My life on the backwaters of Westerhouse Creek near the southern tip of the Eastern Shore of Virginia is peaceful and bucolic, coexisiting serenely with the woodland creatures that live among the thousands of acres of open land around my waterfront home. Often I hike along a narrow and ill-defined deerpath that follows the general lay of the shoreline. Paddling Westerhouse Creek, a colorful saltwater inlet from the Chesapeake Bay, in my kayak nearly every day has brought me many close encounters with the native wildlife. Catching deer swimming across the creek, watching bald eagles snatch fish out of the water and having a river otter swim right up to my boat, whining at me to give him space — what other surprises awaited me? After a few years I felt I had a pretty good handle on the lay of the land and felt that there wasn’t much more to discover in my woods and along the edges of fields.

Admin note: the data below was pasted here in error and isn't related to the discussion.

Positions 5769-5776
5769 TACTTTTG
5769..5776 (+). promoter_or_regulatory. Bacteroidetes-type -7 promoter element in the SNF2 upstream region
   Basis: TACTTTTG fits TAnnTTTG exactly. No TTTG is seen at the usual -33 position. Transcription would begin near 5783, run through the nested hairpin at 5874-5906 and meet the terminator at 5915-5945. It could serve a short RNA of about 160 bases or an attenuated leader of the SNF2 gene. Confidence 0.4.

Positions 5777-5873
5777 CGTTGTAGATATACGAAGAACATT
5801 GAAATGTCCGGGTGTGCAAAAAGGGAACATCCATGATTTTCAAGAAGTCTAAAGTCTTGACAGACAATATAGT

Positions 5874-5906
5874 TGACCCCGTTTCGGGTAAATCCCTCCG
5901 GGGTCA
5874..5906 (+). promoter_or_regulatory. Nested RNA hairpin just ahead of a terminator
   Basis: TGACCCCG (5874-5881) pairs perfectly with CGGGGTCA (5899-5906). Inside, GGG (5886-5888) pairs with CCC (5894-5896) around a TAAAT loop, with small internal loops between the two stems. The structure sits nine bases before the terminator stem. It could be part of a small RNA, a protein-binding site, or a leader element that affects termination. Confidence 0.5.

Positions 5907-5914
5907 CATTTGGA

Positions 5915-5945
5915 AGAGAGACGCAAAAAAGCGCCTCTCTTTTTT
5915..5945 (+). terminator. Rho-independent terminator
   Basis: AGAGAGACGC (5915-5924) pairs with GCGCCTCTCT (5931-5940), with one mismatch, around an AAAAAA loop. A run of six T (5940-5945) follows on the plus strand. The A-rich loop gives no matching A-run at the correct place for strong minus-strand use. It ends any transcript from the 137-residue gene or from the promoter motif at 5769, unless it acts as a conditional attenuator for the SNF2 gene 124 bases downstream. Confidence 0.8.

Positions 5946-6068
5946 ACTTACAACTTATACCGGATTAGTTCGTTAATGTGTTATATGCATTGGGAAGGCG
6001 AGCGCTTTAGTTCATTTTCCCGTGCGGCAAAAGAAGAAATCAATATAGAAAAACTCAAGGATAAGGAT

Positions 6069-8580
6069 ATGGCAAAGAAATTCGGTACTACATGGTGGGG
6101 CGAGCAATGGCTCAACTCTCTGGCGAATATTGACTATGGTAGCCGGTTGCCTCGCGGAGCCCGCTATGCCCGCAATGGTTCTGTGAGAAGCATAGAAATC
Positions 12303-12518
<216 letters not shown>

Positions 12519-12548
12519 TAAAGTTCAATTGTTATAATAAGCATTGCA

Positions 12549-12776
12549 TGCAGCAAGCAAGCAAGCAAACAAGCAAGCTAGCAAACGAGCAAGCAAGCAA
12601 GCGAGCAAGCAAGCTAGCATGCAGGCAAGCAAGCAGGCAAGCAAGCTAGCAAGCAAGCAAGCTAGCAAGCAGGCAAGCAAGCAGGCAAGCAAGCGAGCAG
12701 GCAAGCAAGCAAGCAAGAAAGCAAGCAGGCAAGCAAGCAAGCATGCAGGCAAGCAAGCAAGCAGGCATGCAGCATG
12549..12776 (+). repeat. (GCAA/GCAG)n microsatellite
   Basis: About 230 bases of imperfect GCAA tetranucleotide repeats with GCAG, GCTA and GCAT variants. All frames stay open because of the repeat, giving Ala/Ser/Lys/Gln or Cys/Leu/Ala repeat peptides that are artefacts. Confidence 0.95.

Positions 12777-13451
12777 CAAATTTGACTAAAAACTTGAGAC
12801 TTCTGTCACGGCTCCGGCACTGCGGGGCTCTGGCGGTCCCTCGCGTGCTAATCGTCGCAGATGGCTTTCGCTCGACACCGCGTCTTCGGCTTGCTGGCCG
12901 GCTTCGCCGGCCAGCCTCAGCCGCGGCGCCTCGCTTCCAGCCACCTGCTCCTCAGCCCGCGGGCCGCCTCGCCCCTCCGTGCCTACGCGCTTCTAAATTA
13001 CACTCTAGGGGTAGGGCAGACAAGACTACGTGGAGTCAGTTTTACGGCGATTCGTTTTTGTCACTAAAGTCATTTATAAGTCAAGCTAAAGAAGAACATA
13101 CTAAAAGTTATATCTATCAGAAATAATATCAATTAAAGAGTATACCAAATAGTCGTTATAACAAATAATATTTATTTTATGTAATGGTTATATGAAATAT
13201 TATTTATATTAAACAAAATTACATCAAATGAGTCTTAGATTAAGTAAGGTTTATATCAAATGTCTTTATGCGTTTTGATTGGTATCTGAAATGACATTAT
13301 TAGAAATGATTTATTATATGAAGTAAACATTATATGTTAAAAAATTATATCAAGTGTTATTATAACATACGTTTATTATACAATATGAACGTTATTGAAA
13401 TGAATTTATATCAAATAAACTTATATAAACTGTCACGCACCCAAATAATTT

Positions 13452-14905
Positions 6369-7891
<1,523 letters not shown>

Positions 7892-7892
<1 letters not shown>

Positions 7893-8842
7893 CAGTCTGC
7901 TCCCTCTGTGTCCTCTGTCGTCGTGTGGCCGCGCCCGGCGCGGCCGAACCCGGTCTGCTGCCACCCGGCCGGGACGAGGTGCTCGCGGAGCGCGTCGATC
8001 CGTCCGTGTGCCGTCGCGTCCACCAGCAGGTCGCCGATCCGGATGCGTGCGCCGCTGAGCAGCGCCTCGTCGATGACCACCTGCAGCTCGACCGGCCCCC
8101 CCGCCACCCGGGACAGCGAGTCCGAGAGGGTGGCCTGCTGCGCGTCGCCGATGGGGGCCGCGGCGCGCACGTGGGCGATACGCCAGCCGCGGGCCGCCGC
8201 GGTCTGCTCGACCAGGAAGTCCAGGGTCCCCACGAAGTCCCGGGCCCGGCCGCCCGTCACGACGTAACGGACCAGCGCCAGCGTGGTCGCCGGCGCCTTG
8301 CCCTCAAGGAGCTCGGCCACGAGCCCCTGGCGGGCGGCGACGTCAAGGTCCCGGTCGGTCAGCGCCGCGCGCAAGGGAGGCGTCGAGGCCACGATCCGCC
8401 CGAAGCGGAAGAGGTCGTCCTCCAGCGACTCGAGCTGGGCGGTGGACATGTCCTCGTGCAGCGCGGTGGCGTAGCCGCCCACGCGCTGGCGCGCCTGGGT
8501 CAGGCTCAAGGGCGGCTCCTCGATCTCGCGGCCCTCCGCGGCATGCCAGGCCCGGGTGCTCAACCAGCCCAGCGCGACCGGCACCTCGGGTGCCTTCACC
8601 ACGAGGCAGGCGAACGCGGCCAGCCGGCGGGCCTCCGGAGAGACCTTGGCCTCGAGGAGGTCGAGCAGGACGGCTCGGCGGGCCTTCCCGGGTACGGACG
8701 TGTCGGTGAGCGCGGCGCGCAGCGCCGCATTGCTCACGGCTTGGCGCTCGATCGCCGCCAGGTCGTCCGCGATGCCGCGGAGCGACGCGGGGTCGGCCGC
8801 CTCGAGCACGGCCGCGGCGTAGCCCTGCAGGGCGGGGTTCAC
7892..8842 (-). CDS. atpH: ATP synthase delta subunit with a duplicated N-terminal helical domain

Then, lo and behold, while placing my kayak on the post and beam rack I have built next to the dock, I caught sight of a bright pink object in the brown underbrush. It was tax time, April 15, and as I approached, this pink object took on a whole new form, joined by a couple of other ones sitting high and mighty on the ends of tall green stalks. I had never seen anything like it!
So, everyday for the next few weeks, I studied this peculiar flowering plant, the only one of its kind anywhere in the forest where I live. Soon it lost its luster and the bloom faded away leaving only the stalk and big green leaves laying on the ground. Having qualified as a Master Gardener with three months of classes and a year and a half of volunteer gardening labor, I felt I ought to know what this strange plant was. I asked around but finally I researched orchids and discovered that this is the hard- to- find Lady Slipper. Now, after five years, I always look for it around tax time when the tall stalks sprouting from big, sturdy, green leaves sprout the oddest and most beautiful pink blooms. This exotic show lasts for about a month and then fades away over summer, to return yet again the next spring with an additional stalk and flower.